Clifford Devlin appoints its first Mental Health First Aider

6th January 2020

After completing a two-day course, Phil Rose has qualified to become Clifford Devlin’s inaugural Mental Health First Aider. Phil, who is a member of the company’s in-house health and safety team, attended the course organised by Mental Health First Aid England (MHFA) in December. The two-day adult training seminar instructs attendees in skills for providing first aid to people who may be experiencing mental health issues such as depression, anxiety and psychosis. The course covers:

  •  An in-depth understanding of mental health and the factors that can affect wellbeing
  •  Practical skills to spot the triggers and signs of mental health issues
  •  Confidence to step in, reassure and support a person in distress
  •  Enhanced interpersonal skills such as non-judgemental listening
  •  Knowledge to help someone recover their health by guiding them to further support - whether that is self-help resources, through their employer, the NHS, or a mix

As the company’s official Mental Health First Aider Phil is now the go-to person for anyone who is going through some form of mental health issue. His role will be to record the issue and assist and guide the person in distress to locate the relevant help that they need. Phil now also has the knowledge to be able to identify someone may be developing a mental health issue and intervene before the issue escalates.

The construction sector has a particularly acute issue with mental health as Clifford Devlin’s Group Health & Safety Manager, Ian O’Connor, explains:
“Male construction workers are three times more likely to commit suicide than the average UK male. This shocking mental health statistic is a vivid reminder of the difficulties faced by many working in the construction industry every day.”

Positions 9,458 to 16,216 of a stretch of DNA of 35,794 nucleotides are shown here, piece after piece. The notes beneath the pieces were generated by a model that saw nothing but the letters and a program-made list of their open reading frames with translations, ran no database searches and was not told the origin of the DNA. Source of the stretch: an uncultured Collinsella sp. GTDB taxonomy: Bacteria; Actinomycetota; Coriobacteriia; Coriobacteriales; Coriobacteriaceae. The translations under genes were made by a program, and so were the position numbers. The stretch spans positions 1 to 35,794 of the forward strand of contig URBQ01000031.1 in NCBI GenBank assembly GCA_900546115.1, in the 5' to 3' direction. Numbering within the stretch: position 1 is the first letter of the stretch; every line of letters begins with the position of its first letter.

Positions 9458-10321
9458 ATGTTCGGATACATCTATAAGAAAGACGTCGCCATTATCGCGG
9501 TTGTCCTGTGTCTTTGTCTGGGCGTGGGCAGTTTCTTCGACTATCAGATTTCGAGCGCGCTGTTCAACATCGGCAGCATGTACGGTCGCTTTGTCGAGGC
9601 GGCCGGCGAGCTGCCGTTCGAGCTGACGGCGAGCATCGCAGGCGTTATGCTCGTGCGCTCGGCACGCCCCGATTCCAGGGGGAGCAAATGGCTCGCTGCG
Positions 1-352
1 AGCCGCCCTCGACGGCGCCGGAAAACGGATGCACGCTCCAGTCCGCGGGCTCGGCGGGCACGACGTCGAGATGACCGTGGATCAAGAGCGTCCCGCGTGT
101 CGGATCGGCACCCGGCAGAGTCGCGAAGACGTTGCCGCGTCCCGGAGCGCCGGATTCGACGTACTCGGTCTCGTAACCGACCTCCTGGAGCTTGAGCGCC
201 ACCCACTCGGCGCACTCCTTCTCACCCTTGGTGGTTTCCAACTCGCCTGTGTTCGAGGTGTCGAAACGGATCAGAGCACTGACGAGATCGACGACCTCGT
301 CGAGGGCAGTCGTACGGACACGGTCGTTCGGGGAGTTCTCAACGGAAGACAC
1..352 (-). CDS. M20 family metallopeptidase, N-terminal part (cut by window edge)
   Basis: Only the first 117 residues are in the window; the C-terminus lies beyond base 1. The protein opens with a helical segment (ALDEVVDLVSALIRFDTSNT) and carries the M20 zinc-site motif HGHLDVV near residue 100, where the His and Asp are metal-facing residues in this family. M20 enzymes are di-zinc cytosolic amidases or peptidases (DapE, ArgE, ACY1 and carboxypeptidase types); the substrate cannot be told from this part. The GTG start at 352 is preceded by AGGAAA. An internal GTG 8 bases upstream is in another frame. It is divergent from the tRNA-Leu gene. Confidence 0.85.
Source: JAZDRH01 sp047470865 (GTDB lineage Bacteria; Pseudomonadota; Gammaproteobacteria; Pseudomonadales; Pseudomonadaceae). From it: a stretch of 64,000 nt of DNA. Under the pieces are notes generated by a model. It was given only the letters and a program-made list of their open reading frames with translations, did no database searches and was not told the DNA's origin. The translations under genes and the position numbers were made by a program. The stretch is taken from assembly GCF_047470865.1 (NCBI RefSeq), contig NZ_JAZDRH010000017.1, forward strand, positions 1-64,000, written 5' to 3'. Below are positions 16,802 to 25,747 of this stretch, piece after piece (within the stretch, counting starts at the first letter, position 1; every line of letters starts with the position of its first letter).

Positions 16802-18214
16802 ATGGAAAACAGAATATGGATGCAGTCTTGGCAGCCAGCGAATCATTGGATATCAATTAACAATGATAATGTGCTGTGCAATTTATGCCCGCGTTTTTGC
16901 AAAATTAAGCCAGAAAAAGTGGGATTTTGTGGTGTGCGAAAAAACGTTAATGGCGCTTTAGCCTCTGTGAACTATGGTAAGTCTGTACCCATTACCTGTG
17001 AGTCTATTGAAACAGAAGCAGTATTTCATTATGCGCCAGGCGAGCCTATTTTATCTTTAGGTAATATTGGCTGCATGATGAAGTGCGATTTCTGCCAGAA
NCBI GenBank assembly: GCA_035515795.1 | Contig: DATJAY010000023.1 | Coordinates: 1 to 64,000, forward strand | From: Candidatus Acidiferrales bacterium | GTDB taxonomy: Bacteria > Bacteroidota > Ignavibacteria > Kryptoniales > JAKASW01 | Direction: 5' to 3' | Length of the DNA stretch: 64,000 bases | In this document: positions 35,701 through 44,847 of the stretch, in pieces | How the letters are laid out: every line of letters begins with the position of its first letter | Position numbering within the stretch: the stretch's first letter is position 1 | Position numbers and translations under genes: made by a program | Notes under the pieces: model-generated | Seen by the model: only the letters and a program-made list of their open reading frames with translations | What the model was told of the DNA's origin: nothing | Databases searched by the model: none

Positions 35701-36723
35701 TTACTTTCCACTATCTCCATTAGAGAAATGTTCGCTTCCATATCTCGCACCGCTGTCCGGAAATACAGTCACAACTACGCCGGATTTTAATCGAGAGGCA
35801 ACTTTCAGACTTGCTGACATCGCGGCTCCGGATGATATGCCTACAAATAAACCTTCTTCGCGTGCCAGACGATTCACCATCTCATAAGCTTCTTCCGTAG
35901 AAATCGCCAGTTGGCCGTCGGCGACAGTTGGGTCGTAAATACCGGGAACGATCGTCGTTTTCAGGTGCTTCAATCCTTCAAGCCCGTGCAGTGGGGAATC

Data from the Office of National Statistics reveals that between 2011 and 2015, of the 13,232 in-work suicides recorded, those within the skilled construction and building trades made up 13.2% – despite construction accounting for little over seven per cent of the UK workforce.

“The construction industry lifestyle which can include long and demanding working hours, working away from home on site for lengthy periods are just some of the factors contributing to poor mental health,” Ian continues, “The ‘tough guy’ image widespread in the sector which is predominantly male only serves to exacerbate the problem. By establishing mental health as a key item in our H&S risk toolkit and propagating Phil’s new skills and knowledge throughout the company should help us identify any staff that may be experiencing difficulties before it is too late.”

Phil is now part of a community of over 350,000 people in England and 2.6 million people worldwide who are trained to recognise mental ill health and help people find the support and assistance they need.

An additional paid day’s holiday for employees on 23rd December was named Mental Health Day by the company. Advice sheets were circulated to all staff to raise awareness of the issue and encourage them to spend at least some of the extra free-time relaxing and reflecting upon their mental health.